A cord of three strands is not quickly broken.  

Ecclesiastes 4:9-12

If two become one, what does three become?

Jesus said, “I am the vine; you are the branches. If you remain in me and I in you, you will bear much fruit; apart from me you can do nothing.”

This isn’t some kind of put down. It’s truth, and it’s a warning, but it’s also a promise. Being united with Christ means he vows to be our Source, our strength, our sustenance, our safe haven.

So when Christ is woven into the center of two surrendered, entwined lives, the three form an unbreakable cord, able to weather every storm of adversity, sickness, trial, poverty, or hardship—without being destroyed.

A marriage of two cords is strong; but a three-cord marriage is indestructible.

J & M: Make Jesus the Center of your marriage. This is our prayer for you.

We love you. God bless you today and each day to come.

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I’m working on a novel in which a woman was recently jilted by a handsome young lawyer. Then when her mom suffers a life-threatening injury, she must help with her care and shoulder the burden of the family business. In the process of all this, she meets a man who shakes her world again for a disturbing reason: he likes her. For who she really is. Not the picture-perfect woman she works so hard to portray to the world, but the frizzy-haired, cosmetic-less, messy life real her. But her real problem is that she only lets people partially into her life. She loves that the new guy likes her—crazy hair and all—but realizes something’s wrong. It turns out she lost the last guy because she never fully “engaged” in the relationship out of fear of exposing an ugly part of her no one knows about.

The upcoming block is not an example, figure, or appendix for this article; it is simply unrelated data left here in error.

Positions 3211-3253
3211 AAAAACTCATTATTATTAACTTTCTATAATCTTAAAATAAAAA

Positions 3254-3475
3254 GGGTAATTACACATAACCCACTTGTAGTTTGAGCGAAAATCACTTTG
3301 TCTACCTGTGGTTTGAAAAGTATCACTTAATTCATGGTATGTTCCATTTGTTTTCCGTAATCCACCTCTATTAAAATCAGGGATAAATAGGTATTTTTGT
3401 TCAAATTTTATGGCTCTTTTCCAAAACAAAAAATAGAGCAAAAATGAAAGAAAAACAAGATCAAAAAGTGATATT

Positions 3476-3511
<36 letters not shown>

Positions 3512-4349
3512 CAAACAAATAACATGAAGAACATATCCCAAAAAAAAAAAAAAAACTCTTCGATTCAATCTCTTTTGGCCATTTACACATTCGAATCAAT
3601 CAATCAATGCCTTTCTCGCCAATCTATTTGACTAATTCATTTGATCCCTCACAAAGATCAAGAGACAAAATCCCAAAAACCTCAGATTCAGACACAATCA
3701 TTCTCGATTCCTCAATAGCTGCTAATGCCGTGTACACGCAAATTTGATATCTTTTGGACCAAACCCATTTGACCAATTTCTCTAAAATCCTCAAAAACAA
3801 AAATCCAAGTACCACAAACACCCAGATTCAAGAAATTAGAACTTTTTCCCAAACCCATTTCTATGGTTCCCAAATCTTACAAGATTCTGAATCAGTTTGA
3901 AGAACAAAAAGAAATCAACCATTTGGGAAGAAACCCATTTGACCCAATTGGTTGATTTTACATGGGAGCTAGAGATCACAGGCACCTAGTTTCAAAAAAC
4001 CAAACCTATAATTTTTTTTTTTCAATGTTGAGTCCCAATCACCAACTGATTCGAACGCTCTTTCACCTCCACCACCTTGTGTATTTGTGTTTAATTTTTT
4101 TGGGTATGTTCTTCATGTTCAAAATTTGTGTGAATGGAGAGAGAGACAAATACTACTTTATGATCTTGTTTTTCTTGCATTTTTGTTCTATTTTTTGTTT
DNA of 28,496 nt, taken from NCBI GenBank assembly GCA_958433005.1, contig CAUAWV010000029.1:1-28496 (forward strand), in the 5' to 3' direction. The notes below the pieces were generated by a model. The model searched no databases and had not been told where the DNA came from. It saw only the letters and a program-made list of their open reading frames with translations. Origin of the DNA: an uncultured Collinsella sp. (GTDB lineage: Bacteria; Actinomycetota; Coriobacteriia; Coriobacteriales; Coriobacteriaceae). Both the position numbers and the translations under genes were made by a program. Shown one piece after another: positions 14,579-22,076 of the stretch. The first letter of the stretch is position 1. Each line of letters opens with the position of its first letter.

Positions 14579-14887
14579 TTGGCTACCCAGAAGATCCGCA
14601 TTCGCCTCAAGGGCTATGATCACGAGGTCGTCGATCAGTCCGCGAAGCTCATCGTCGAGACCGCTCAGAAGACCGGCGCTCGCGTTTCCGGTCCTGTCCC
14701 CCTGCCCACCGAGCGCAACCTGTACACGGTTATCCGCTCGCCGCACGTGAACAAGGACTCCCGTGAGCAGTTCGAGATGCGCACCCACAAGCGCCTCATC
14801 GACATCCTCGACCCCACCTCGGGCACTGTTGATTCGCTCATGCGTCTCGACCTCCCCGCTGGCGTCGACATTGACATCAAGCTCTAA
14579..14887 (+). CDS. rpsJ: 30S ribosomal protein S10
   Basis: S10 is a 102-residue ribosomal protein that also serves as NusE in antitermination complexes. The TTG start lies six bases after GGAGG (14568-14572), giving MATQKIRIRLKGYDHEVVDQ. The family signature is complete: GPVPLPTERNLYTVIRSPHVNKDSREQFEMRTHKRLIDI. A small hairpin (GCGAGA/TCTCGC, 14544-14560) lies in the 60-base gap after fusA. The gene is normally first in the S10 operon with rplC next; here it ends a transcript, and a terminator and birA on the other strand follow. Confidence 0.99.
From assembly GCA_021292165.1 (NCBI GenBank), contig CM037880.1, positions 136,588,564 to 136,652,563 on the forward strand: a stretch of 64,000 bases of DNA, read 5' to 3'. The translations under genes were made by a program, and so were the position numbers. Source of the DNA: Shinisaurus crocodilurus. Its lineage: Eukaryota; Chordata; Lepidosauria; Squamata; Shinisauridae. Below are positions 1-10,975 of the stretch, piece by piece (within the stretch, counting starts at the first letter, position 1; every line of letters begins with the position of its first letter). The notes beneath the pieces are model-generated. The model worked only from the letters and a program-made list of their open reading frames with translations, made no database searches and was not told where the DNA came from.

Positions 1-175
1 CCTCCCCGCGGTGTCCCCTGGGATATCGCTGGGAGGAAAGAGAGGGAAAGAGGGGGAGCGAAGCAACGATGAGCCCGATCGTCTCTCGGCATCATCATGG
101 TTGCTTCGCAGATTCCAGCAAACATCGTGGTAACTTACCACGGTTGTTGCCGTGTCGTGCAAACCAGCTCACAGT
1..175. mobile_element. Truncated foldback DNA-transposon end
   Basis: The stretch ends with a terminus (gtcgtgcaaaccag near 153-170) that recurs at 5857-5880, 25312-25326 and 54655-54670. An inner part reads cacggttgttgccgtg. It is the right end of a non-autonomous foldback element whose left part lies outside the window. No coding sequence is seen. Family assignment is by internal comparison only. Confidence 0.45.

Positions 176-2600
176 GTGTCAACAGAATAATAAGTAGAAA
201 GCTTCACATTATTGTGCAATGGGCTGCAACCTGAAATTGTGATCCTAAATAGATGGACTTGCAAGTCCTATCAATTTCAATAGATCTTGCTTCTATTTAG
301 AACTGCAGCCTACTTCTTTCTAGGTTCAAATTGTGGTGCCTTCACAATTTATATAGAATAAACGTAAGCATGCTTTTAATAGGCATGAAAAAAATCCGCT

Do you know without a doubt Jesus loves you? I hope so. The Cross speaks of Christ’s fierce love so completely, so beautifully. But do you, like my novel character, have trouble “engaging” in this “sacred romance”?

 

It’s great to wake up knowing I’m completely loved by God. What a wonderful, incredible, awesome feeling. But to be honest, which I must, I find it easy to soak up God’s love and go about my day with a wave and without a backwards glance.